Can we trust the stories we’ve been told in our youth? Or is history tainted by our own perspectives and blinders towards others?
Somewhat surprisingly, this deeply philosophical question lies at the heart of the sugary sweet sequel, Trolls: World Tour, out on Blu-ray this Tuesday. Though packaged in bright pink and glitter, the sequel to 2016’s mega-hit Trolls actually has some soul underneath the surface for those who are willing to take the time to listen.
Back for the encore, new Queen Poppy (Anna Kendrick) and her potential paramour, Branch (Justin Timberlake) are shocked to discover that their tribe of pop-infested trolls are merely one of six different groups scattered over the lands. Each tribe devotes their time to celebrating a different musical style – funk, country, techno, classical, pop and rock – and have lived isolated from one another for years. When Queen Barb (Rachel Bloom) of the rock trolls attempt to destroy the other musical styles, Poppy and Branch set out on a mission to unite the trolls and save the diverse melodies from extinction.
Featuring tonnes of pop remixes and bursts of colour, Trolls: World Tour is a neon rainbow of musical cotton candy that charms kids (and can be bizarre to adults at times). Stars Kendrick and Timberlake continue to bring energy and fun to the film’s lead couple, Poppy and Branch, as they attempt to navigate more mature issues such as leadership and romance. What’s more, by introducing multiple new characters into the franchise, the larger world building does add a sense of scope to the melodic mythical creatures. In doing so, Trolls: World Tour feels like a progression in the right direction for the franchise as it opens the door for differences of musical style (and opinions).
A bit of a word of warning for the uninitiated, though. As a parent who has frequently rewatched the first movie (and the holiday special, and the television series), I feel I can say this from experience.
Make no mistake. This franchise is weird.
Any film that features a naked troll giving birth to his child from a burst of glitter out of his behind justifies such comments, I feel.
Even so, underneath all the pop hits and rainbows, there’s something timely about the latest entry into the Trolls franchise. At a time when social protests against systemic racism has become a daily occurrence, World Tour speaks to the idea that our current culture is based upon the dominance of one worldview over many. By delving into the history of their world, Poppy and Branch discover that their way of life has actually negated the importance of other forms of music in the process. Without giving away any spoilers, what they learn not only reshapes the way that they understand their role in the world but it also causes them to appreciate and elevate the value of others. While current social conversations were not taking place in the same way when World Tour was being written, themes like this do add a certain sense of relevance to the film.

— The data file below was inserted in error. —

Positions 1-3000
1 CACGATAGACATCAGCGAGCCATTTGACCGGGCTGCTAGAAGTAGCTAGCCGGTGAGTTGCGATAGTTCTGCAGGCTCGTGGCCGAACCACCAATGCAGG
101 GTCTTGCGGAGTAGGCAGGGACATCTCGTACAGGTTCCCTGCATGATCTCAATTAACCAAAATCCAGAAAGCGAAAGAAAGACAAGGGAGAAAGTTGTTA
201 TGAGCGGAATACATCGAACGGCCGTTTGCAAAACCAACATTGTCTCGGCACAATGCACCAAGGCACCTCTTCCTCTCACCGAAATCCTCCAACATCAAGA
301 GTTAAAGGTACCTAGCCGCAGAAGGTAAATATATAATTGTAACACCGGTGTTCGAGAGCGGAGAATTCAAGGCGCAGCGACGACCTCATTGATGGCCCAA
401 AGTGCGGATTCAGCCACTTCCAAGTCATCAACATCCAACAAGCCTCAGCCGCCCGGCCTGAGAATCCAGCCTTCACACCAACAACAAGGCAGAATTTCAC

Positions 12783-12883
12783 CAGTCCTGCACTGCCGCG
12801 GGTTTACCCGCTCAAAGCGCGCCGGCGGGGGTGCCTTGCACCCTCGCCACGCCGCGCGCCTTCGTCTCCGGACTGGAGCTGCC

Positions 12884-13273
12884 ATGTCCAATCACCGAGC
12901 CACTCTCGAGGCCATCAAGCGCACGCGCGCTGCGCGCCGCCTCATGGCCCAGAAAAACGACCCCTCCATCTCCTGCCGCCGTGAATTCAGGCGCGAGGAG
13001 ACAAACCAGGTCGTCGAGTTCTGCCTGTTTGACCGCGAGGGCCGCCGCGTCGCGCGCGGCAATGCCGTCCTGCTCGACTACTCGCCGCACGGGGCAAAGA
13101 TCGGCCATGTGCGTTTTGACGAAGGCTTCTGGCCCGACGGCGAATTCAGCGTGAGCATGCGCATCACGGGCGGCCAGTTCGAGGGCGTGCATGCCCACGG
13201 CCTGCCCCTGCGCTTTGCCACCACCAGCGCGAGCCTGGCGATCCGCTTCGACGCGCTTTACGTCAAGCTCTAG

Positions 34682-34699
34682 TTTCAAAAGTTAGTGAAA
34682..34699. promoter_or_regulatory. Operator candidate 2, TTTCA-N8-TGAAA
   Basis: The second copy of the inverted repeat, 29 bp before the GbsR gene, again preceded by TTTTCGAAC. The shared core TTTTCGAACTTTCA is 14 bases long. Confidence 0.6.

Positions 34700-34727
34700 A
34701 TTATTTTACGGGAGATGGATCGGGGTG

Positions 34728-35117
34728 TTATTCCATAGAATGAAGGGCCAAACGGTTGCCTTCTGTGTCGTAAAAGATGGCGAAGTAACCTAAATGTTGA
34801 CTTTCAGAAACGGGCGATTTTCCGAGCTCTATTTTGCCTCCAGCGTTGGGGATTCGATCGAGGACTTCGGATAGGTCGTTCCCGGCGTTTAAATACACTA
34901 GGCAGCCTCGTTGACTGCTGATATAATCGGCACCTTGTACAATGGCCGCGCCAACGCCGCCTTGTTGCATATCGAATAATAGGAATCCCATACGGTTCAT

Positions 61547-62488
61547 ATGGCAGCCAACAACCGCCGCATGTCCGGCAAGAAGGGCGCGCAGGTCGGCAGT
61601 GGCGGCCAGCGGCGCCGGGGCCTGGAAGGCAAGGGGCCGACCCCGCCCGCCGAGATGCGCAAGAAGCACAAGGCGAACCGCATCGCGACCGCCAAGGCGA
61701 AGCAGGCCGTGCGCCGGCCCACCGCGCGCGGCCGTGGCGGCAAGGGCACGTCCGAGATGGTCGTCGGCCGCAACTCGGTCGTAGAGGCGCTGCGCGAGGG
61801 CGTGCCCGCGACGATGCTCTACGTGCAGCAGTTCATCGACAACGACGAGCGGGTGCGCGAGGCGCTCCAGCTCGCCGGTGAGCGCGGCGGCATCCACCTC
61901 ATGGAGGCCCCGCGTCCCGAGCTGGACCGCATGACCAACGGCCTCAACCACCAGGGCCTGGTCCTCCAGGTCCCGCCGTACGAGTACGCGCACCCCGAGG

Now available on Blu-ray, the purchase offers a few fun features such as the necessary ‘dance party mode’, where your kids (and you, if you like) can sing along with Poppy and crew, Trolls Dance Academy (which teaches you how to dance to various styles of music) and the all-new animated short, Tiny Diamond Goes Back to School. There’s even a feature commentary with director Walt Dohrn, producer Gina Shay and co-director David P. Smith for those who would really like to get behind the music with the film.
So, for all its bizarre antics and rainbow aesthetic, Trolls: World Tour proves to be a likeable and fun entry into a franchise that, given its profitability, has not likely seen its end. However, if the franchise can continue to say something meaningful to my children in the process, I’m more than happy to continue to sing along.
Trolls: World Tour sings its way onto Blu-ray on July 7th,, 2020.